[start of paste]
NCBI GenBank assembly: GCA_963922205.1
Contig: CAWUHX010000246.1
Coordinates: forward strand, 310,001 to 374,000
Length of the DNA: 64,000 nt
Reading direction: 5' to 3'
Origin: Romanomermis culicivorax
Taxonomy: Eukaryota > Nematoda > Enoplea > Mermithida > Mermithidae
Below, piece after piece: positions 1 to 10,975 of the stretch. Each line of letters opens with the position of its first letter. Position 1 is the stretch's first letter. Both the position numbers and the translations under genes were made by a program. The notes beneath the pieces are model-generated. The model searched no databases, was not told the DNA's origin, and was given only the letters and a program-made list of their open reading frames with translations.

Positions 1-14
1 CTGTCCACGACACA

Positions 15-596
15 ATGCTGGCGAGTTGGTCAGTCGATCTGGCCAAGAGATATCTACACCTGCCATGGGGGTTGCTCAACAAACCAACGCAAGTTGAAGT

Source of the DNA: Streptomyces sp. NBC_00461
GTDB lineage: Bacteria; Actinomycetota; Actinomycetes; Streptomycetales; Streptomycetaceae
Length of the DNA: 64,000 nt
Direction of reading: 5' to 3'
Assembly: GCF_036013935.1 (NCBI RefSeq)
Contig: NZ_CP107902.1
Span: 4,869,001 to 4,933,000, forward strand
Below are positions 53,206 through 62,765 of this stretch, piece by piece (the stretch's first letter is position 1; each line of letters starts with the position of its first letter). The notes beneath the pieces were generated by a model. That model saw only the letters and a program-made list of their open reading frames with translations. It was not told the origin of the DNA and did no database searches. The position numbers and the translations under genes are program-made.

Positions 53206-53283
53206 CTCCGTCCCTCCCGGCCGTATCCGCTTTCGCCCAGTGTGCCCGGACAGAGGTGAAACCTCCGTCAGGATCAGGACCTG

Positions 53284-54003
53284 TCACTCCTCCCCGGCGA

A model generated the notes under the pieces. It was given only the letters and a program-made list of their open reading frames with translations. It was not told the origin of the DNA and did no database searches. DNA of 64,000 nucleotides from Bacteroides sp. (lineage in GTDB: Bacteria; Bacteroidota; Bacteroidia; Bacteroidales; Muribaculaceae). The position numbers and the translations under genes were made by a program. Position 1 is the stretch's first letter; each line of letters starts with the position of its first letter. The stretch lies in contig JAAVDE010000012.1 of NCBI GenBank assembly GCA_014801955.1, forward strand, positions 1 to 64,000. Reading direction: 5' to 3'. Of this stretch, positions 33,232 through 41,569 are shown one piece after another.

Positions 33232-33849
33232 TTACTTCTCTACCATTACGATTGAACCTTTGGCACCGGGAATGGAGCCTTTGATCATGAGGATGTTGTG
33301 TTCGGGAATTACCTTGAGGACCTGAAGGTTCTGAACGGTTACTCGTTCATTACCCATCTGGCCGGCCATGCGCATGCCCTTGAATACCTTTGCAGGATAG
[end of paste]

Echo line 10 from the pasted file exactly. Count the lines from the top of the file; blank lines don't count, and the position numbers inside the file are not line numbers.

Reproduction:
1 CTGTCCACGACACA